Richard Livingston Coe, emeritus theater critic of the Washington Post, died Nov. 12 in Washington of lymphoma. He was 81.
Coe joined the Post in 1938 and, except for a stint in the Army during World War II, spent his career at the paper. He retired in 1979.
During those four decades, he saw Washington transformed from a legit backwater to one of the country’s key theater cities. Coe used his columns and reviews to promote improvement of Washington’s theater.
Actress Joan Fontaine once described Coe as “that great rarity, a critic who loves actors and loves directors and loves playwrights and even, by God, loves producers.”
Born in New York City, Coe joined the Post as assistant drama critic and radio editor. After the war, he was named drama critic. Coe, and Elliot Norton in Boston, were the deans of the tryout, their own power enhanced by the fact that producers, directors and authors often counted on their reviews for advice about getting their shows in shape for Broadway. Theirs was often the first word out to the public about up-and-coming talent and surefire hits.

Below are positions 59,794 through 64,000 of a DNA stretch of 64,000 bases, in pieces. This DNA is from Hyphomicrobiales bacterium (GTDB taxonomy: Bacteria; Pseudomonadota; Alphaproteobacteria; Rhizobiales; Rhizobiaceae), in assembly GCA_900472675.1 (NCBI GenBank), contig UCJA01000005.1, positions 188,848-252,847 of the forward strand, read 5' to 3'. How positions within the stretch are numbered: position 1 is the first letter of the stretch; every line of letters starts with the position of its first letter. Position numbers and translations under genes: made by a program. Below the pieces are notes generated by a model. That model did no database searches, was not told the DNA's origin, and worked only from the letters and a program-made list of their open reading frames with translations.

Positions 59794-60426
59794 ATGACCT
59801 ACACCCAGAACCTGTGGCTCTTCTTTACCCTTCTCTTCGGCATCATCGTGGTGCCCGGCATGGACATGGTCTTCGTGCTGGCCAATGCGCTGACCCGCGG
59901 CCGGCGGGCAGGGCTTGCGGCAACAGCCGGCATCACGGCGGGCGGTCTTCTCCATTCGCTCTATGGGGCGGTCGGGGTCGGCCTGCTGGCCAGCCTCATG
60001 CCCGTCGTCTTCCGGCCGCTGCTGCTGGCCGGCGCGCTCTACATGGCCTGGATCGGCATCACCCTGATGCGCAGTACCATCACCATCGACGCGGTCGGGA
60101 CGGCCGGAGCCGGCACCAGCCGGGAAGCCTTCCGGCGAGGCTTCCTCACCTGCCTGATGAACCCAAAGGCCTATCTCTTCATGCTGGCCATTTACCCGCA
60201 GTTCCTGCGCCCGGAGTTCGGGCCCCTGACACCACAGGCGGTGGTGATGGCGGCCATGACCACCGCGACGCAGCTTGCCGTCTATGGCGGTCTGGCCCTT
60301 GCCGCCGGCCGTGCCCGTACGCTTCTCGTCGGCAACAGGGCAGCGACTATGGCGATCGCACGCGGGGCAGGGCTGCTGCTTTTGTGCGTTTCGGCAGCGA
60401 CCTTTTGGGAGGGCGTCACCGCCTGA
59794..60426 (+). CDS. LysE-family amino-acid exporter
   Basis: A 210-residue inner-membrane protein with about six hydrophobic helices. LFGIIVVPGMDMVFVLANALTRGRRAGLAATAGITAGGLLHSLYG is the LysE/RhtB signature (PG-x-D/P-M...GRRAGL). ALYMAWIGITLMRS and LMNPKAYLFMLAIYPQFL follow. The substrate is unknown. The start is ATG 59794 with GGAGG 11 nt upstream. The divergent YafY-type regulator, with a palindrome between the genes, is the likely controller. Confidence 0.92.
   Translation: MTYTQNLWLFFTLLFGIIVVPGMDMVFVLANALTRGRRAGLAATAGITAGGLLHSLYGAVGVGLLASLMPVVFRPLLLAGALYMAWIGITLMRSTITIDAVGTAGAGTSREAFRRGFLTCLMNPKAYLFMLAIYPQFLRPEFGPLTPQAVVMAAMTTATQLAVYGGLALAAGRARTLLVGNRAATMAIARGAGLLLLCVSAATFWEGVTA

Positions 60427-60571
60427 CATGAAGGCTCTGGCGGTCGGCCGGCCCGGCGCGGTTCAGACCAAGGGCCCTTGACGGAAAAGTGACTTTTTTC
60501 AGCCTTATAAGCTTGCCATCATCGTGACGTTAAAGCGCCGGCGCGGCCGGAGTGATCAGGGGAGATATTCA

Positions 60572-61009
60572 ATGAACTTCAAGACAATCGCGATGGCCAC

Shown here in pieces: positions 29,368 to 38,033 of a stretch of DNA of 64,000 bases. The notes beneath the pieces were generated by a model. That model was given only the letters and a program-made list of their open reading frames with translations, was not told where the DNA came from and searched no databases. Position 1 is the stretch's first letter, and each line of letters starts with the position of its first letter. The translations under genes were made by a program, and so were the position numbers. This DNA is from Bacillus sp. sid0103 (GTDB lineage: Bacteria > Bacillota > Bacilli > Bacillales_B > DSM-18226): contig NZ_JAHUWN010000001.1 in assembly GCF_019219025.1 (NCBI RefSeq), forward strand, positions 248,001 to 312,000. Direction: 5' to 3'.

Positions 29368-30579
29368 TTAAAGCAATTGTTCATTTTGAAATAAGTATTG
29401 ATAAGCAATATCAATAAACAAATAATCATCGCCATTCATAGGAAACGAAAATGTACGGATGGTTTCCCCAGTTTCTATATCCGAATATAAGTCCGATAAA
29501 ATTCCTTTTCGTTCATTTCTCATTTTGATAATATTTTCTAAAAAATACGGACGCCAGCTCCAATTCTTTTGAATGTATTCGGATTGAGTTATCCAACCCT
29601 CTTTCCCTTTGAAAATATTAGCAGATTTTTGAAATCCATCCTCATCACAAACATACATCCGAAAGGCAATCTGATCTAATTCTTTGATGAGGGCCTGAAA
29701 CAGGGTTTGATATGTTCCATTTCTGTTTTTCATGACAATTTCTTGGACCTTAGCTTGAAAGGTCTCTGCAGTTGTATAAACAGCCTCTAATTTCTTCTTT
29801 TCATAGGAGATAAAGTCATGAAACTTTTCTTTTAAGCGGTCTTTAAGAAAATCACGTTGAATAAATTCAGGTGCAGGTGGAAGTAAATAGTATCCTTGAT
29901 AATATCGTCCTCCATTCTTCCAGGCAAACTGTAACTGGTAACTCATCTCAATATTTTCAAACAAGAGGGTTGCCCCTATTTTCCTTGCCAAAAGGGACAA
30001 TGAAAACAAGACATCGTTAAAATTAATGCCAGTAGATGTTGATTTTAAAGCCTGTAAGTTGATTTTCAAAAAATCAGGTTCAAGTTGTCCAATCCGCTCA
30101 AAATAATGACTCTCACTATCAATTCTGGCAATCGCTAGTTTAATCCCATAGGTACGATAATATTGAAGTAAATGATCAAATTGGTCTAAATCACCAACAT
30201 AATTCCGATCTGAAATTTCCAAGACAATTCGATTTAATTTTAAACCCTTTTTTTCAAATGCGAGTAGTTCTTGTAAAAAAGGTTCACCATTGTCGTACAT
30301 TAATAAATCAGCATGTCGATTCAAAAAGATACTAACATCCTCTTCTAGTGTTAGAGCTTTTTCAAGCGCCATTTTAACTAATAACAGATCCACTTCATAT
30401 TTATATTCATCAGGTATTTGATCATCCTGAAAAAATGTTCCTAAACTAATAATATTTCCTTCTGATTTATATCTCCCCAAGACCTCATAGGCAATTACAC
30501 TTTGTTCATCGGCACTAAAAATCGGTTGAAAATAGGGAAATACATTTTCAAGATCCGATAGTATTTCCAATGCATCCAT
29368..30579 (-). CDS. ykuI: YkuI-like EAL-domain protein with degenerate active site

Coe was instrumental in the creation of the Kennedy Center for the Performing Arts and was a major supporter of the Arena Stage, Washington’s most prominent theater organizations. He was a founding member of the American Theater Critics Assn. and in 1963 was named Critic of the Year by the Directors’ Guild of America.
Coe married journalist Christine Sadler, the Washington editor of McCall’s magazine. Sadler died in 1983. They had no children.